1-6 of 6
Keywords: Nautilus
Follow your search
Access your saved searches in your account

Would you like to receive an alert when new items match your search?
Close Modal
Sort by
Journal Articles
J Exp Biol (2008) 211 (12): 1992–1998.
Published: 15 June 2008
... ). The apparent similarity between living nautiluses and ancestral cephalopods, coupled with the more recent diversification of soft-bodied cephalopods from externally shelled ancestors, suggest that nautilus may provide important insights into the evolution of complexity in invertebrate nervous systems...
Journal Articles
J Exp Biol (1991) 160 (1): 93–112.
Published: 01 October 1991
... volumes of relatively unproductive ocean low power density, W m −3 ). A survey of locomotor performance among phyla and along an ‘evolutionary continuum’ of cephalopods ( Nautilus, Sepia, Loligo and Illex ) suggests that increasing speed and animal power density are required if animals are to compete...
Journal Articles
J Exp Biol (1990) 154 (1): 383–396.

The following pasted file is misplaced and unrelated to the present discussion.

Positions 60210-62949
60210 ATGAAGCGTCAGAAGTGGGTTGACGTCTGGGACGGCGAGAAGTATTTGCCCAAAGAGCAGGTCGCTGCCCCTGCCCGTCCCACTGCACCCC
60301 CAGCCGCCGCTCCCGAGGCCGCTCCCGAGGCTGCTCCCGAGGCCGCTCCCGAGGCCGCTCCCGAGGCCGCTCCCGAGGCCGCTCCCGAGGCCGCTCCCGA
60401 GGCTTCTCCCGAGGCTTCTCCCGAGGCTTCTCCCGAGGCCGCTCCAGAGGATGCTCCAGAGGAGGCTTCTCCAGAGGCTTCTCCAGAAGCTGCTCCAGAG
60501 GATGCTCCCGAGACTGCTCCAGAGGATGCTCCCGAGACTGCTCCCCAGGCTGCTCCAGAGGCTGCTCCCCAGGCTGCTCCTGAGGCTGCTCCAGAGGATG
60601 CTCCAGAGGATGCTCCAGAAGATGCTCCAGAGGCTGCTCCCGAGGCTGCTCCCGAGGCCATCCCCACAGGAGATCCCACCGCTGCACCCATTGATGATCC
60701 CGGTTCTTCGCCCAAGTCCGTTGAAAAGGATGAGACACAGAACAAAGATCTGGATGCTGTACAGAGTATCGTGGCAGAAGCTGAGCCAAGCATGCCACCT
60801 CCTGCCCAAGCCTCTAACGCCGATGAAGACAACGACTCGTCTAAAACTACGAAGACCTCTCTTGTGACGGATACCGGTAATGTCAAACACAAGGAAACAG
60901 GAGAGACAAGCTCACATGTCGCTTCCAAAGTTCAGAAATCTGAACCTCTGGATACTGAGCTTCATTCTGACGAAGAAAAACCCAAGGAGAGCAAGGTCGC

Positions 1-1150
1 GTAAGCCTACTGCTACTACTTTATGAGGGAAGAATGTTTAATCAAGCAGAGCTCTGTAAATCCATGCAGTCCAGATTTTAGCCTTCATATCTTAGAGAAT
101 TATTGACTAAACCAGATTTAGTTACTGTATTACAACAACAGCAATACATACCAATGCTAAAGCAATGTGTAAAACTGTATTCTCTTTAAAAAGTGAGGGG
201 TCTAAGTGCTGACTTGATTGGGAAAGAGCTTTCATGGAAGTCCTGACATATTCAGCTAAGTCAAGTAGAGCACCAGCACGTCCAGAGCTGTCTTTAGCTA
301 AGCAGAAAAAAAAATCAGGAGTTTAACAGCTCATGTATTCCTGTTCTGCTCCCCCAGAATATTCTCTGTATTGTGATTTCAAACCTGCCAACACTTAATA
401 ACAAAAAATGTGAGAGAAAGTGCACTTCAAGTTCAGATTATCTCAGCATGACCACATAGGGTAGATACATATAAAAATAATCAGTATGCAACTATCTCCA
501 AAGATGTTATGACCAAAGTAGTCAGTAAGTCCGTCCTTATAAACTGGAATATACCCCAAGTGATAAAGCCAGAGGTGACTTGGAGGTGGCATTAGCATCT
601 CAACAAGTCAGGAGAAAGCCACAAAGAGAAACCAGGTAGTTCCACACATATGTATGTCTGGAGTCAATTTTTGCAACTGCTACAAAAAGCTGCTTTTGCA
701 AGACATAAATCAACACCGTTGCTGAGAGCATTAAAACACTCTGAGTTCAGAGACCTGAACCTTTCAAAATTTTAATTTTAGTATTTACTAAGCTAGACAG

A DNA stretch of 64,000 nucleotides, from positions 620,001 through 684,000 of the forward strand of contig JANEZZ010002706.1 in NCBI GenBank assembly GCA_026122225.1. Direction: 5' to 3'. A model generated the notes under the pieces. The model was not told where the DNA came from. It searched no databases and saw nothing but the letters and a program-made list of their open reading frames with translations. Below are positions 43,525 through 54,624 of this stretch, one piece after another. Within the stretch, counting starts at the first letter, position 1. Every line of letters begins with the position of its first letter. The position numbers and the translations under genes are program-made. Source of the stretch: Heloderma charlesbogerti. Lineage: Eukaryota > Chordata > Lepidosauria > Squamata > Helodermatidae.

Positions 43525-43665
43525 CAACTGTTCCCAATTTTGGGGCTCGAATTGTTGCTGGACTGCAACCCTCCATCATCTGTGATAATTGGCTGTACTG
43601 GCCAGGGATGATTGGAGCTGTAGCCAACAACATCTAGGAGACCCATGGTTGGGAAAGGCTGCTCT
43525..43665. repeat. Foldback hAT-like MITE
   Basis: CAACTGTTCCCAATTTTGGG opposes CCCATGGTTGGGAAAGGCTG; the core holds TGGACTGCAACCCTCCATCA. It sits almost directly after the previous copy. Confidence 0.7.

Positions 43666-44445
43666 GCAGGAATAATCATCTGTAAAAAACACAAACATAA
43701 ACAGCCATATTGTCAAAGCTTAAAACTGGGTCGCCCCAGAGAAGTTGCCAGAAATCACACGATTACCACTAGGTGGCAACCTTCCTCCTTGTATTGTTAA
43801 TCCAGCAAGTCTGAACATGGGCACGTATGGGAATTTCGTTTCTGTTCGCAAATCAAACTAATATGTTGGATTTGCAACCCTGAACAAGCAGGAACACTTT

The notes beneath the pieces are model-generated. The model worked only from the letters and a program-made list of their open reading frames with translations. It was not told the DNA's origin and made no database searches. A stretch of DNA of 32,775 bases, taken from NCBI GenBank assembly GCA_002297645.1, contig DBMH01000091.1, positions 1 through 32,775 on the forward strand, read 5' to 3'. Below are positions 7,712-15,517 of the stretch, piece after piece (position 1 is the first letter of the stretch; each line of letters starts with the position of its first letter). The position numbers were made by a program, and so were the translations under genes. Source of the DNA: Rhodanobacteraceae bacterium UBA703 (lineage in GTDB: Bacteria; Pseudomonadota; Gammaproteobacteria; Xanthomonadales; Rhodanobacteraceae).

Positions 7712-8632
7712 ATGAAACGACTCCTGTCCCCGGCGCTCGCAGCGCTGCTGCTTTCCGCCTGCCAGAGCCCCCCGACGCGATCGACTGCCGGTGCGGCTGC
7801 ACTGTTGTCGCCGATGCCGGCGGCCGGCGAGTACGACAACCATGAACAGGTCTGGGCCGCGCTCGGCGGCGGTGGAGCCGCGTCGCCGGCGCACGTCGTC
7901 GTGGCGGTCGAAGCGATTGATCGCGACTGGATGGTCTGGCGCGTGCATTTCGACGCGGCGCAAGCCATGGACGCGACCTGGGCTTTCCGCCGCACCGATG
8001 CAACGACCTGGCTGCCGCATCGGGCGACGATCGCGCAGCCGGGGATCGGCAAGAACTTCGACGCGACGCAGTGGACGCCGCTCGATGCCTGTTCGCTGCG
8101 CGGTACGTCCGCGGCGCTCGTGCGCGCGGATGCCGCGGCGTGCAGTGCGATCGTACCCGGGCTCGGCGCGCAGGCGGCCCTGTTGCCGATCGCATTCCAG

Published: 01 November 1990
...R. K. O'DOR; J. WELLS; M. J. WELLS 1. Neutrally buoyant, ultrasonically telemetering, differential pressure transducers were attached to Nautilus pompilius L. to record mantle cavity pressures while the animals were induced to swim in a flume in response to food. 2. Synchronized videotapes...
Journal Articles
J Exp Biol (1988) 137 (1): 175–189.
Published: 01 July 1988
...Michael Jordan; John A. Chamberlain, JR.; Rebecca B. Chamberlain Juvenile Nautilus , tested in a high-pressure animal maintenance apparatus, are sensitive to increases in ambient hydrostatic pressure as small as lx10 5 Nm −2 (= 1 atm = 100kPa). They respond to such pressure increases...
Journal Articles
J Exp Biol (1985) 118 (1): 297–312.
Published: 01 September 1985
...M. J. WELLS; J. WELLS The shell of Nautilus prevents the mantle from playing any part in creating the ventilatory stream. This is generated instead by movements of the collar and funnel folds which fuse to form flaps (the ‘wings’), overlapping below and joined to the head above. The gills lie...
Journal Articles
J Exp Biol (1984) 109 (1): 253–263.
Published: 01 March 1984
...W. R. A. MUNTZ; U. RAJ The anatomy of the eye of Nautilus pompilius Linnaeus was studied, using light and electron microscopy. The outer and inner surfaces of the iris were found to be lined with columnar epithelium bearing microvilli, except for the groove running ventrally from the pupil over...